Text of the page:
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Auburn University’s Harbert College of Business has formally launched a doctoral degree in supply chain management, making it the fourth Ph.D. program in the college.
The doctorate in business, supply chain management (SCM) trains candidates to generate new knowledge through innovative research conducted closely with Harbert faculty—a group that ranks among the top 10 in the world for empirical supply chain management research productivity. In addition, the degree program prepares students for fulfilling careers as tenure-track faculty.
Professor Shashank Rao, director of the Supply Chain Management Ph.D. program.
"We are building colleagues and that’s how we treat [the students] from day one,” said Jim W. Thompson Professor Shashank Rao, director of the SCM Ph.D. program.
According to Rao, the generous doctoral stipend, collaboration opportunities with Auburn’s world-class RFID Lab, ability to select a topic of one’s choice, and an expectation of publishing research results in a top-tier journal prior to graduation are four ways that differentiate the Auburn SCM Ph.D. degree from other top programs nationwide.
The students receive generous stipends that are more competitive than other SCM Ph.D. programs. “We worked on providing funding from the start and wanted to be better than anyone else,” said Rao, referring to the candidates currently enrolled in the program.
Consistently ranked among the best university SCM departments in the country, the Auburn research and education programs and faculty are highly regarded across a broad range of topics.
“Students can focus on anything that interests them within the broader supply chain umbrella,” said Rao, noting that current doctoral students are conducting research on food transportation security, crowdfunding and crowdsourcing, and risk and resilience related to operational preparedness among other topics. “We can provide support in almost any area because we have a really strong [faculty].”
Before they graduate, Rao said, every student is expected to have at least one article published in an elite journal.
“We practically require it and will provide every resource necessary to help make it happen,” he said. “There are also opportunities for students to work with the RFID Lab on campus, where they can access tons of data from leading businesses like Dillard’s and Walmart. That’s not something you’d get elsewhere.”
Candidates accepted to the SCM doctoral program typically take four years to complete the degree, rather than the five years it takes at many other schools, Rao said.
The foundation for Auburn’s SCM doctorate
Up until this year, the SCM Ph.D. program had been thriving as a specialty area within the college’s information systems doctoral program, said Harbert Eminent Scholar Glenn Richey, the former chair of the SCM department who laid the groundwork for creating an independent SCM doctoral program five years ago.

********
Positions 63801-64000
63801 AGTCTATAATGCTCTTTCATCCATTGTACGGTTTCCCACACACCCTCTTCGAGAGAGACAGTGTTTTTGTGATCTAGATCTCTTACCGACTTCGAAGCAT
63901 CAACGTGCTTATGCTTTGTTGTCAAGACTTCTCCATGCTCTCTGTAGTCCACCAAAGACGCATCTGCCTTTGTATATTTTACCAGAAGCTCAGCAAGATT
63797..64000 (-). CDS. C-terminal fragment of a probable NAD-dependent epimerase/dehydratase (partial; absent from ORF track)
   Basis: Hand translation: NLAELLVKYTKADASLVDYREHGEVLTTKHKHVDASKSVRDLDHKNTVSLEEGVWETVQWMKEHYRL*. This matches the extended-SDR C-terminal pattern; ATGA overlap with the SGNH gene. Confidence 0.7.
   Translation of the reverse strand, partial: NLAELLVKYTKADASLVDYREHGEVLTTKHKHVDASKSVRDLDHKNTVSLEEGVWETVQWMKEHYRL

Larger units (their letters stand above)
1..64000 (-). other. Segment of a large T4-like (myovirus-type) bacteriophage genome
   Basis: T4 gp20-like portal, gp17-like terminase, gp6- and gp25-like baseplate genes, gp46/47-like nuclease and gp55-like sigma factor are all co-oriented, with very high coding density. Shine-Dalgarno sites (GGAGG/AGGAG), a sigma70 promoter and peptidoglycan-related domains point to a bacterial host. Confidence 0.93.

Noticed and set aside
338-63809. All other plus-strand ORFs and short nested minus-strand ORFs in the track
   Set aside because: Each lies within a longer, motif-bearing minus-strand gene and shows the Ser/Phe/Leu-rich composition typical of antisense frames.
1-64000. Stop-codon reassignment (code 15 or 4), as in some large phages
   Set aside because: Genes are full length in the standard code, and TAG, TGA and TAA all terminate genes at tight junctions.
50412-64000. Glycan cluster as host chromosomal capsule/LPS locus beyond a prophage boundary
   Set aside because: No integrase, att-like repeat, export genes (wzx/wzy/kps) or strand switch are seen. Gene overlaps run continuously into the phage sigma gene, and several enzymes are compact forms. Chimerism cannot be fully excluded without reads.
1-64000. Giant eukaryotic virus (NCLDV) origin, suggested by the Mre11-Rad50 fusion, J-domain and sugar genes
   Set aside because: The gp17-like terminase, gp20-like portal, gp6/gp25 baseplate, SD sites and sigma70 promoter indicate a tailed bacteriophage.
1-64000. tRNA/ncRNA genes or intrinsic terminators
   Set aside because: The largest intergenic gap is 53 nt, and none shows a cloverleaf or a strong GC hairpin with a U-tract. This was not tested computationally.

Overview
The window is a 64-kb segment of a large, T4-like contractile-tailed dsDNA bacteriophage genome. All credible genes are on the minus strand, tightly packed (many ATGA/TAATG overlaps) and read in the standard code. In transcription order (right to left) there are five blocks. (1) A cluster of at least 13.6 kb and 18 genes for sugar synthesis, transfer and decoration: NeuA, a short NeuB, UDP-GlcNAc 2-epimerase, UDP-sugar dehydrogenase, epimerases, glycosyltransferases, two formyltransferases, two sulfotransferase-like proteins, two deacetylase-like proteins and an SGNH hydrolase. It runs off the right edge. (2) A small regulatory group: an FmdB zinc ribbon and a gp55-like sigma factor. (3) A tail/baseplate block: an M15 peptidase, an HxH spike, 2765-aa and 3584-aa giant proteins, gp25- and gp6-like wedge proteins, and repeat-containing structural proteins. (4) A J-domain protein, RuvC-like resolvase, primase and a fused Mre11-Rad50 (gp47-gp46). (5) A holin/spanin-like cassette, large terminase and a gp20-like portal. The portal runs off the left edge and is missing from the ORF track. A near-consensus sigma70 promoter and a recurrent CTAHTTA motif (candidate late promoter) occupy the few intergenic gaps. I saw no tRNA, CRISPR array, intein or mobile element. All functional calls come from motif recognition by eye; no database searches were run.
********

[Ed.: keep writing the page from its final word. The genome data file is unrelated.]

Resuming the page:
“Today, our success is not a mere accident; it is the result of unwavering commitment and relentless pursuit of academic and industry excellence,” said Richey. “Our faculty provide research leadership as editors of top-tier journals, many of our professors have a wealth of industry experience, we have invaluable industry sponsors and an interdisciplinary approach to learning, and an extensive trail of research contributions in the top journals.”
The industry sponsors largely engage with the department through the Center for Supply Chain Innovation, which was established as part of Raymond and Kathryn Harbert’s transformational $40 million naming gift.
The success Richey cites is evident in the career paths of earlier doctoral graduates who are now tenure-track faculty at the Air Force Institute of Technology, Iowa State University, Mississippi State University, and the University of Tennessee, as well through the national rankings of SCM programs.
For example, the department is ranked:
“We invite candidates to join this remarkable journey, one that transcends older thinking in supply chain management and pushes the boundaries of knowledge generation for industry,” said Richey. “Join us in shaping the future of supply chain management and making a lasting impact for the betterment of the world.”
Applications for the SCM Ph.D. program are due February 1 for admission to the fall semester.
Learn more about the Auburn SCM Ph.D. program.
The Harbert College of Business which is celebrating the 10th anniversary of Raymond and Kathryn Harbert's transformational naming gift, is a nationally ranked hub of undergraduate, graduate and continuing business education that is inspiring the next generation of business leaders. Our world-class faculty deliver unparalleled academic rigor in the classroom, while our research-driven scholarship advances thought leadership and best practice across business disciplines. The largest college on Auburn's campus, Harbert enrolls more than 6,900 undergraduate, graduate and doctoral students.